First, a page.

Wednesday, November 3, 2010

Building a Hull of my Gypsy Catamaran

After the 4 pieces of foam composite panels were constructed it is now time to assemble the pieces together to form one hull. First I have to find some timber to become the base of the bulkheads. Someone was demolishing a wooden house and I bought 4 pieces of 2 by 6 quite cheaply from him.

The spacings for the bulkheads are marked as per the plans. Wooden blocks are placed at the correct stations . Bulheads 4 and 5 were the first to be installed. The bulkheads are built from BS 1088 export quality Meranti marine plywood. A sprit level gauge is used to ensure that the bulkheads are perpendicular.A thread through a hole at the half width waterline of all the bulkheads are used to judge the levels/bulkhead heights. All the figures are given in the plan.I only have to use my physical strength to position the bulkheads. 2 by 1 woods are used to raise the bulkheads. Chipboard backbones are then made to provide some temporary structural strength and later to ensure the hull bottom is flat when it is offered to the hulls.These chipboards are removed when the hull is ready. A lot of "heavy" physical work is involved at thsi stage so I got hold of a local fisherman Yee to assist when he is not at sea.The backbone goes all the way to the transom.The first composite flat panel is then brought in. It need 3 person to put it in position. This is not so much of a weight problem but more of a size proble. Wooden stilts from 2 by 1 wood are used to support the panels. The panel is clammed onto the wood. Final position adjustments of the panel are made.The panel is then secured to the bulheads by screwing the panel into temporary wooden blocks.The second panel is then brought in and the same process is then repeated.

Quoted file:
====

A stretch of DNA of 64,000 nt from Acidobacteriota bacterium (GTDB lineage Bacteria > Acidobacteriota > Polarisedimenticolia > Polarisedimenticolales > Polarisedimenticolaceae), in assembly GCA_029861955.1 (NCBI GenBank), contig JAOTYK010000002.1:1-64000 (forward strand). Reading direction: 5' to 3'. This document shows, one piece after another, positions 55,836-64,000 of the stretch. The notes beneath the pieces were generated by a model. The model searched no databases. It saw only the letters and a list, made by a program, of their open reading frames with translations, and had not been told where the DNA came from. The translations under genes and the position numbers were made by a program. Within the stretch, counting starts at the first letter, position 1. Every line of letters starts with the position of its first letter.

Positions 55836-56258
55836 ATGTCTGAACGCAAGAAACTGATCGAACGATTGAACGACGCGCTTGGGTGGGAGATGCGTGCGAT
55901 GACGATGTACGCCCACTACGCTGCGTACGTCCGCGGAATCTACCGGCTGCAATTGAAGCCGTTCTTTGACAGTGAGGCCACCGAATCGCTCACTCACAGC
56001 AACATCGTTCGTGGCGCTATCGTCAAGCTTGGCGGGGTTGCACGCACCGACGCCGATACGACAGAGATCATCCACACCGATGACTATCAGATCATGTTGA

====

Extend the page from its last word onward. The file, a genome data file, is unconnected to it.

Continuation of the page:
The initial use of F clamps make the job of fine adjustment of the panel position easier.The bow of the hull is then "forced" together using long clamps and twisting wires. At this stage the shape of the hull is formed. I cannot stop admiring the beautiful shape!The bow is glassed in stages so thet the wires can be removed one at a time.Next the bottom panel is positioned at the top of this inverted hull. Heavy objects like bricks and stones are used to ensure a flat bottom and not an "S" shaped bottom!The most difficult part is building the bow and getting the correct shape. A sort of stich and glue method is used. Next will be the fairing and painting of the hull before turning over '


  1. I like your building technique ,.....using fiberglass panels is really a good idea,I believe Richard did this as well,looks very good....Jim/Bat/CanuckEclipse...;0)

  2. yea.. i agree, looks easier...

  3. Mr Wong,

    Please update your project pictures. We are waiting....